Arguments for and against climate tipping points

April 5, 2009


The New York Times has an interesting summary on the debate over climate “tipping points” amongst some scientists.

Climate tipping points, such as the collapse of the Atlantic thermohaline circulation system, are a fascinating and attention grabbing aspect of climate change science.  They bring to mind images of walls of water off the coast of New York, rushing in to destroy civilization as we know it overnight.

Despite their drama, scientists generally argue that relatively little is known about them and that which is known suggests that they are unlikely to occur overnight.  They could occur within our lifetimes, however, if warming trends continue.  And they could have just as devastating effect on our civilization as a wall of water 100 meters high.

State of the science

The most well known work on tipping points comes from Prof Tim Lenton of the School of Environmental Sciences and colleagues at the Postdam Institute of Climate Impact Research (PIK), Carnegie Mellon University, Newcastle University and Oxford University.

They have a “short list”  of nine tipping elements, all of them could be tipped within the next 100 years.  The nine tipping elements and the time it would take to tip are:


  • Melting of Arctic sea-ice (approx 10 years)
  • Decay of the Greenland ice sheet (more than 300 years)
  • Collapse of the West Antarctic ice sheet (more than 300 years)
  • Collapse of the Atlantic thermohaline circulation (approx 100 years)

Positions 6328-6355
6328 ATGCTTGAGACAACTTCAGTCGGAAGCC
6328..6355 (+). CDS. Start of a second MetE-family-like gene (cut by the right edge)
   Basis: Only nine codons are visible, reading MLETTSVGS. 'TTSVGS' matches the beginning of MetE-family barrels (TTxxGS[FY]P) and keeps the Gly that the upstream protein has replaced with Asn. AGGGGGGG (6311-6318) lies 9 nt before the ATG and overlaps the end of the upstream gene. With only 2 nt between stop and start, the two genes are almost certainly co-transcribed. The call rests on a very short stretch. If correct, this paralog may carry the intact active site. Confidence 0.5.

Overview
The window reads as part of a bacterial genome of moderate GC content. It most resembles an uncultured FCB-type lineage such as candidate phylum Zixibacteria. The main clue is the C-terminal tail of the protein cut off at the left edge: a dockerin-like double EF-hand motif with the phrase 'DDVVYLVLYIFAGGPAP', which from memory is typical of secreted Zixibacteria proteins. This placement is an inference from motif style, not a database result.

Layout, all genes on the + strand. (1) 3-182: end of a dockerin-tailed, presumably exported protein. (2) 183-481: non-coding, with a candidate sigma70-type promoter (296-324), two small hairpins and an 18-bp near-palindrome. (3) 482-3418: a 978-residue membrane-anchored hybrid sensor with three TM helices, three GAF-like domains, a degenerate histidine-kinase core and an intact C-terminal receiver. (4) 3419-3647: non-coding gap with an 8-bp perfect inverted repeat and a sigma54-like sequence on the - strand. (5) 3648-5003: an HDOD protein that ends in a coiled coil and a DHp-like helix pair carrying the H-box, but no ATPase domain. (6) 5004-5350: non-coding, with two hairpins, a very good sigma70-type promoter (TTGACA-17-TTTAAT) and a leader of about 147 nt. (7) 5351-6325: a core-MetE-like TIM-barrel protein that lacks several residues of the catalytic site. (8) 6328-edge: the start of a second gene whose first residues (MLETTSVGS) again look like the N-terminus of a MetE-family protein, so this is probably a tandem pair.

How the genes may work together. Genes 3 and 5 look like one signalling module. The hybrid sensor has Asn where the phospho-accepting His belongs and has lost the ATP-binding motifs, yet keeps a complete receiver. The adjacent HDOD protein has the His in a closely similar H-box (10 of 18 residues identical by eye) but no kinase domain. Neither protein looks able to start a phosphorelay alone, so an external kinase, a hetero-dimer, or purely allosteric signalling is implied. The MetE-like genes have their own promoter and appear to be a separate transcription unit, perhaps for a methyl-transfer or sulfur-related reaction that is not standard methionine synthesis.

• Increase in the El Nino Southern Oscillation (approx 100 years)
  • Collapse of the Indian summer monsoon (approx 1 year)
  • Greening of the Sahara/Sahel and disruption of the West African monsoon (approx 10 years)
  • Dieback of the Amazon rainforest (approx 50 years)
  • Dieback of the Boreal Forest (approx 50 years)


These are generally the kinds of things which are meant when scientists talk about “dangerous climate change”.  If some of the worse ones were to occur, our entire food, water and weather systems would be thrown so far out of balance that we’d be likely to suffer the kinds of massive die-offs suggested by James Lovelock in recent days.

In a press release, Prof Lenton suggests;

Society must not be lulled into a false sense of security by smooth projections of global change,” said Prof Lenton. “Our findings suggest that a variety of tipping elements could reach their critical point within this century under human-induced climate change. The greatest threats are tipping of the Arctic sea-ice and the Greenland ice sheet, and at least five other elements could surprise us by exhibiting a nearby tipping point.

ScienceDaily has an excellent summary, sorting these events by probability and magnitude.

Full research excerpt here.